Research & Publication

EVERYTHING YOU NEED TO KNOW ABOUT AMLA!

Amla-publication-cover

INTRODUCTION

Emblica officinalis Gaertn. or Phyllanthus emblica Linn, commonly known as Indian gooseberry or amla, is arguably the most important medicinal plant in the Indian traditional system of medicine, the Ayurveda. Various parts of the plant are used to treat a range of diseases, but the most important is the fruit. The fruit is used either alone or in combination with other plants to treat many ailments such as common cold and fever, and are useful in hemorrhages, diarrhea, dysentery, anaemia, jaundice, dyspepsia and cough. Amla is also reported to possess radiomodulatory, chemomodulatory, chemopreventive effects, antimutagenic properties that are efficacious in the treatment and prevention of cancer.

Amla fruits are commonly used to preserve (murabbas), pickles, candy, jelly and jam. Besides fruits, leaves, bark and even seeds are being used for various purposes. Some of the products are made using Amla are Chyawanprash, Triphala churna (mixture of Amla, Terminalia chebula and T. bellerica), Brahma Rasayana, Madumegha churna.

MORPHOLOGY

Amla are small, round berries with light-green skin. The skin is almost translucent, with 6 to 8 faint yellow striations, making the Amla appear to be segmented. The skin is tough, yet thin with a flesh that is crisp and juicy with a taste both sour and bitter. The flesh of an Amla is also somewhat astringent. In the center of the berry lies a hexagonal-shaped stone with 6 small seeds.

AVAILABILITY

Amla is available during the winter months.

GEOGRAPHY

Amla is native to the subtropical South Asian countries of India, Pakistan, and Bangladesh. It is grown in topical desert areas of India and is commercially produced in northern India. It is revered by the Hindu and its use has been woven into religious rites and ceremonies. During World War II powder, candies and tables made from dried Amla were given to Indian soldiers as a vitamin C supplement.

NUTRITIVE VALUE

The Indian gooseberry or Amla is abundant in vitamin C and vitamin A. It may also contain possibly high levels of folic acid and minerals like calcium, potassium, phosphorus, iron, carotene, and magnesium. Amla are low in calories, with 100 grams of the fruit containing only 44 calories, according to the USDA National Nutrient Database. Fresh Indian gooseberries contain more than 80 percent water, in addition to protein, minerals, carbohydrates, and fiber. Their beneficial properties are mainly due to their rich antioxidant content.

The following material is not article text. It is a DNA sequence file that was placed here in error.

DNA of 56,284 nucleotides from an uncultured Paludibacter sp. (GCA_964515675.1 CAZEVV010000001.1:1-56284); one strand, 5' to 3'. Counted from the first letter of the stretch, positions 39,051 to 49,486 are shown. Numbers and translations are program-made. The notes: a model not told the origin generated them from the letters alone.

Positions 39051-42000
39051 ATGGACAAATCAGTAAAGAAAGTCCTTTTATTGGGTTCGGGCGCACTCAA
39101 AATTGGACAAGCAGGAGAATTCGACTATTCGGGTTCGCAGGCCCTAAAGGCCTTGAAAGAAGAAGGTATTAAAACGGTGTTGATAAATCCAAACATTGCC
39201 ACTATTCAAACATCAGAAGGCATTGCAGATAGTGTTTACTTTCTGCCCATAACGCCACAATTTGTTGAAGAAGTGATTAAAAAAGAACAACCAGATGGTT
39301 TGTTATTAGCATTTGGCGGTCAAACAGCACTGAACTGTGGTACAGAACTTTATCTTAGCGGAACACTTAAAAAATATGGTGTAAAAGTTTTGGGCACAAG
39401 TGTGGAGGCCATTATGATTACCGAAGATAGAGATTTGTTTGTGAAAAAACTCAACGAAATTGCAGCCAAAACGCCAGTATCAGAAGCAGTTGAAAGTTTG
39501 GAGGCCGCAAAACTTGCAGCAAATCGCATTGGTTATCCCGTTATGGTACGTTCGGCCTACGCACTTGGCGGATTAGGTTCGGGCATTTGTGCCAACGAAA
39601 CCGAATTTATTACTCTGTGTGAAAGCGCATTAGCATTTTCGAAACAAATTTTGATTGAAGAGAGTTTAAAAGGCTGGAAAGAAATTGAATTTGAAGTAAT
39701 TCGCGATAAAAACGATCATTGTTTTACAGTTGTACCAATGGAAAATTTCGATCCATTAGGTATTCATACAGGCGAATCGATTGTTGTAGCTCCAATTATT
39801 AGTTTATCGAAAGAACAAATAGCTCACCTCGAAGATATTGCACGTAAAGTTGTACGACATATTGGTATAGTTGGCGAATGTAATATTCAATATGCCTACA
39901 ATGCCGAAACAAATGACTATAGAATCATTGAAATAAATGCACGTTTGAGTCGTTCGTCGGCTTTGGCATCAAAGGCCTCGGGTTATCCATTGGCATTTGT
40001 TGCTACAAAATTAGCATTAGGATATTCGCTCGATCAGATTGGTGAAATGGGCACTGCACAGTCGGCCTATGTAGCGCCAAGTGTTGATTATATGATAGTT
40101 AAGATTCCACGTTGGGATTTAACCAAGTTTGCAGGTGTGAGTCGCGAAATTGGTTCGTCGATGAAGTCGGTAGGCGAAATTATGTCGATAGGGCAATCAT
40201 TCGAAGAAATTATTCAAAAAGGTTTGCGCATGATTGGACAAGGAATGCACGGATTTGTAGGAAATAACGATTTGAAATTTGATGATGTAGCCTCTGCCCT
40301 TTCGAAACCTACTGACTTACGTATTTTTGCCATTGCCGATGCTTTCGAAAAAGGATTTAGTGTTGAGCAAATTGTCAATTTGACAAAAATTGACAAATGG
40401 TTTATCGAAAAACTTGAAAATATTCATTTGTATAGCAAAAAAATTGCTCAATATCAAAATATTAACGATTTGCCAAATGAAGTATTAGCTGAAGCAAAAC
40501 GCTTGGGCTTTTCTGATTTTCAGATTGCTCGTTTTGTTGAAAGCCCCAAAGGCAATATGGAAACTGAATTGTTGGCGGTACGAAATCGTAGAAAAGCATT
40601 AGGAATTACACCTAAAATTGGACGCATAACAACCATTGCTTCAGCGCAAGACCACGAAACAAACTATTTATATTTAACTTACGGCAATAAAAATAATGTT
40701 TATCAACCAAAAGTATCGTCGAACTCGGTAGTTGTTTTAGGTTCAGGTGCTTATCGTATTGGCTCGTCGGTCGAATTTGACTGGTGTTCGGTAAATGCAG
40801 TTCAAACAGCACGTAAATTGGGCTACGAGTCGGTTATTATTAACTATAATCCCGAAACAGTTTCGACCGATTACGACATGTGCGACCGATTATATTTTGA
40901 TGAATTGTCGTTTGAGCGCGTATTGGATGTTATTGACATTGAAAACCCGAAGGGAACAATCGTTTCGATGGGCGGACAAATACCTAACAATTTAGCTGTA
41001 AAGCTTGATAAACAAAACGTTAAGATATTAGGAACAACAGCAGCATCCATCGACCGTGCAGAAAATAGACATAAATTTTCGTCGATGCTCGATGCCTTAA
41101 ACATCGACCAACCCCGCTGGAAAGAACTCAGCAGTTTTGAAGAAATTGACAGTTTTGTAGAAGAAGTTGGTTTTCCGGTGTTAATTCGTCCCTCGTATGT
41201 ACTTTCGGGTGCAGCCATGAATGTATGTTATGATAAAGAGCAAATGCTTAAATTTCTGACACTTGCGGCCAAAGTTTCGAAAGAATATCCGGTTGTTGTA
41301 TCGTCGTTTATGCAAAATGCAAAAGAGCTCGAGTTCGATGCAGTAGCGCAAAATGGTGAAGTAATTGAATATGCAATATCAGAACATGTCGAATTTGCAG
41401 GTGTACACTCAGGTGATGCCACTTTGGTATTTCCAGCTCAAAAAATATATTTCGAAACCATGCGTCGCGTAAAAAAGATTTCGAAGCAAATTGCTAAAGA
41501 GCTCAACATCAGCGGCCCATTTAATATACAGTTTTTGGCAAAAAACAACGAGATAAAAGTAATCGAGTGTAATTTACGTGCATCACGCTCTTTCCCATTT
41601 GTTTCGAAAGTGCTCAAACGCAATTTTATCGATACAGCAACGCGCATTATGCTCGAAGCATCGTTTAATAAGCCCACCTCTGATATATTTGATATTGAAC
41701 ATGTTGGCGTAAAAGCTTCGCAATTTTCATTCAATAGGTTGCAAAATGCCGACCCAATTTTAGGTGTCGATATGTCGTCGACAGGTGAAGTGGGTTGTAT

Nutrient Value
Water [g] 87.87
Energy 44
Energy [kJ] 184
Protein [g] 0.88
Total lipid (fat) [g] 0.58
Ash [g] 0.49
Carbohydrate, by difference [g] 10.18
Fiber, total dietary [g] 4.3
Calcium, Ca [mg] 25
Iron, Fe [mg] 0.31
Magnesium, Mg [mg] 10
Phosphorus, P [mg] 27
Potassium, K [mg] 198
Sodium, Na [mg] 1
Zinc, Zn [mg] 0.12
Manganese, Mn [mg] 0.14
Selenium, Se [µg] 0.6
Vitamin C, total ascorbic acid [mg] 27.7
Thiamin [mg] 0.04
Riboflavin [mg] 0.03
Niacin [mg] 0.3
Pantothenic acid [mg] 0.29
Vitamin B-6 [mg] 0.08
Folate, total [µg] 6
Folate, food [µg] 6
Folate, DFE [µg] 6
Vitamin A, RAE [µg] 15
Vitamin A, IU [IU] 290
Vitamin E (alpha-tocopherol) [mg] 0.37
Fatty acids, total saturated [g] 0.04
Fatty acids, total monounsaturated [g] 0.05
Fatty acids, total polyunsaturated [g] 0.32
Sources include : USDA [3]

CHEMICAL COMPOSITION OF AMLA

Amla is one of the most extensively studied plants. Reports suggest that it contains tannins, alkaloids and phenols. Fruits have 28% of the total tannins distributed in the whole plant. The fruit contains two hydrolysable tannins Emblicanin A and B, which have antioxidant properties; one on hydrolysis gives gallic acid, ellagic acid and glucose wherein the other gives ellagic acid and glucose respectively. Activity directed fractionation revealed the presence of several phytochemicals like gallic acid, corilagin, furosin and geraniin. Flavonoids like quercetin, alkaloids like phyllantine and phyllantidine are also found. Its fruit juice contains the highest concentration of vitamin C which is more than those present in oranges, tangerines and lemons.

TRADITIONAL USES